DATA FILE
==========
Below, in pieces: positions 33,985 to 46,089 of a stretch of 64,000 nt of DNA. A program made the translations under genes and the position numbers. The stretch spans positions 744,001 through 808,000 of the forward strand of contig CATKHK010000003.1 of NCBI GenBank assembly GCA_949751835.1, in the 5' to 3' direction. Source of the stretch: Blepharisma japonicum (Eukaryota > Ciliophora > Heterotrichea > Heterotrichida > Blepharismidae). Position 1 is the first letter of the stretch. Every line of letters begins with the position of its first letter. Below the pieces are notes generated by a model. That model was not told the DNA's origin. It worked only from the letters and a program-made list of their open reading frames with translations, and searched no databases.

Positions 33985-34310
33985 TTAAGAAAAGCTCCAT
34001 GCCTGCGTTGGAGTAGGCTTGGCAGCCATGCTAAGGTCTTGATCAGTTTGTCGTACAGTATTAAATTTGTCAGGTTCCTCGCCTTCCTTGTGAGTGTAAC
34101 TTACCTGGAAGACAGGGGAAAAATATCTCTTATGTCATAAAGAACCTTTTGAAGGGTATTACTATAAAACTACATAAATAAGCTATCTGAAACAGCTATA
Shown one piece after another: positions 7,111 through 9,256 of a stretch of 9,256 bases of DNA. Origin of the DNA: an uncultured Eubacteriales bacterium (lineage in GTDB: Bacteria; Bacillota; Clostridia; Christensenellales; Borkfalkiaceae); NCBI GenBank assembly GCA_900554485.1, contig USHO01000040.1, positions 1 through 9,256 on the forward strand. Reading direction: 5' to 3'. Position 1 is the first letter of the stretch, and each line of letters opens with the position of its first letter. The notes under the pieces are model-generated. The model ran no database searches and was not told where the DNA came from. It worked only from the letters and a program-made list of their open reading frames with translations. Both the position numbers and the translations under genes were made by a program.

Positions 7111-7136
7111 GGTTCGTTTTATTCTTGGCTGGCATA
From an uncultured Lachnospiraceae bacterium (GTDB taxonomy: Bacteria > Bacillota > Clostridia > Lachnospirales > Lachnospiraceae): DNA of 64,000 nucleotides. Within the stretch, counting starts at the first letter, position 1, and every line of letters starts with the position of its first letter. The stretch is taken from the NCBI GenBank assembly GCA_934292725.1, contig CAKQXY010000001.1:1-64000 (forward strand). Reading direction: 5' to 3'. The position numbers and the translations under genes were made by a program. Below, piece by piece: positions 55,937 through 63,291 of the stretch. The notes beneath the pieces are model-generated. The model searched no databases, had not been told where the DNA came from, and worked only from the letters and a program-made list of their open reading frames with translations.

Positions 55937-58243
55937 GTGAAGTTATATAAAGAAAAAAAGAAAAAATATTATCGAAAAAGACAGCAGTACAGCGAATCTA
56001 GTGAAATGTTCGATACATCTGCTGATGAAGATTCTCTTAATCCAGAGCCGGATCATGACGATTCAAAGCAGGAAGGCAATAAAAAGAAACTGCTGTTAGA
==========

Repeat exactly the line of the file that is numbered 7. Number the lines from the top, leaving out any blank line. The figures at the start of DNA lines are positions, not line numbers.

Positions 7111-7136